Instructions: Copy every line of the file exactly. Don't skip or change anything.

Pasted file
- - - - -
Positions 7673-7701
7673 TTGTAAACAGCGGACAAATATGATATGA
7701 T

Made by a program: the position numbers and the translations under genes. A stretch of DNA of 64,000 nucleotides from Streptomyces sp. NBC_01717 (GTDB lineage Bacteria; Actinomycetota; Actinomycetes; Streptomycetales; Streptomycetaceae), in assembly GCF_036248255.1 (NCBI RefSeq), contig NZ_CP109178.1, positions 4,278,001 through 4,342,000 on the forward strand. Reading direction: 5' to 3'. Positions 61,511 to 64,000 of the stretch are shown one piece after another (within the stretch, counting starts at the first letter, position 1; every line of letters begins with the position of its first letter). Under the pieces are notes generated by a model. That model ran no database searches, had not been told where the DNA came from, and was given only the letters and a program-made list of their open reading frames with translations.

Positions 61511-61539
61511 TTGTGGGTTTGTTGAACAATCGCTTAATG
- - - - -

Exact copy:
Positions 7673-7701
7673 TTGTAAACAGCGGACAAATATGATATGA
7701 T

Made by a program: the position numbers and the translations under genes. A stretch of DNA of 64,000 nucleotides from Streptomyces sp. NBC_01717 (GTDB lineage Bacteria; Actinomycetota; Actinomycetes; Streptomycetales; Streptomycetaceae), in assembly GCF_036248255.1 (NCBI RefSeq), contig NZ_CP109178.1, positions 4,278,001 through 4,342,000 on the forward strand. Reading direction: 5' to 3'. Positions 61,511 to 64,000 of the stretch are shown one piece after another (within the stretch, counting starts at the first letter, position 1; every line of letters begins with the position of its first letter). Under the pieces are notes generated by a model. That model ran no database searches, had not been told where the DNA came from, and was given only the letters and a program-made list of their open reading frames with translations.

Positions 61511-61539
61511 TTGTGGGTTTGTTGAACAATCGCTTAATG